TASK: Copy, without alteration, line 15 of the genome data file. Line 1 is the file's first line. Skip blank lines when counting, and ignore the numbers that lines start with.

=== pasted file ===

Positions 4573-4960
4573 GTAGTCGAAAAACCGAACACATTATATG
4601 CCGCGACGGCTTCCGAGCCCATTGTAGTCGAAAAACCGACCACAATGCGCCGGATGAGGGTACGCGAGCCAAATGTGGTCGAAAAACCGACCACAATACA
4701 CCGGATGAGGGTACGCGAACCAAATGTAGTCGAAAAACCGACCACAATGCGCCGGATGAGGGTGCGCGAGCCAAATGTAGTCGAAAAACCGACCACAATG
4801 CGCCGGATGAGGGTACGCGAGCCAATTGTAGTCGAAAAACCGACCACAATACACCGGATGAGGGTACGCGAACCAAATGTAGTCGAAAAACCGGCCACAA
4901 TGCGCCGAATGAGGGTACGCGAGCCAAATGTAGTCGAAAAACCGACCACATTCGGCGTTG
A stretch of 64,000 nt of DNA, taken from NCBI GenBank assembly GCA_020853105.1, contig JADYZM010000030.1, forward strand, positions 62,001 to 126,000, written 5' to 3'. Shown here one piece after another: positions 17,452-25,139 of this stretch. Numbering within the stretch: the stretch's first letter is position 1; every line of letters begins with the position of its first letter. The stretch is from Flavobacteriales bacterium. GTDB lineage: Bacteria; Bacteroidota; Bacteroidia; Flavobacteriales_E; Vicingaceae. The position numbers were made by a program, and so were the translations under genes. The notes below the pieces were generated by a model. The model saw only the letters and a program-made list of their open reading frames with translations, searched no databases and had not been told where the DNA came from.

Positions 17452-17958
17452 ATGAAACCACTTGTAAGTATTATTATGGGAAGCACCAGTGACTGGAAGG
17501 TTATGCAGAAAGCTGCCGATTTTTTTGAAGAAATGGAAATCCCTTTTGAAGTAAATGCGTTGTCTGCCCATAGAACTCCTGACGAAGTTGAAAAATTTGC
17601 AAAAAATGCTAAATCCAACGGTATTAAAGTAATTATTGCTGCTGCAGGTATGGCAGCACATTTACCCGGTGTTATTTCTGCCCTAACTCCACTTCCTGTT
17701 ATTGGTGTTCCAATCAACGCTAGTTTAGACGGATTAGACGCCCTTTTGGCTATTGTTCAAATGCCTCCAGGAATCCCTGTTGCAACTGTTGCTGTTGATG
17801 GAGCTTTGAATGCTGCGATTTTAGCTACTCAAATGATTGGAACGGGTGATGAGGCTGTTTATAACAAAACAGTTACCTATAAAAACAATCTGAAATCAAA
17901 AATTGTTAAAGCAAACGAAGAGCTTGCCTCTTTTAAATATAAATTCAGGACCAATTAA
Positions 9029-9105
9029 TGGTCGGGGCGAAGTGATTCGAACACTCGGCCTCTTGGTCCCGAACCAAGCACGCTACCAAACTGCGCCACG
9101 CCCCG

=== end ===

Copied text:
Positions 9029-9105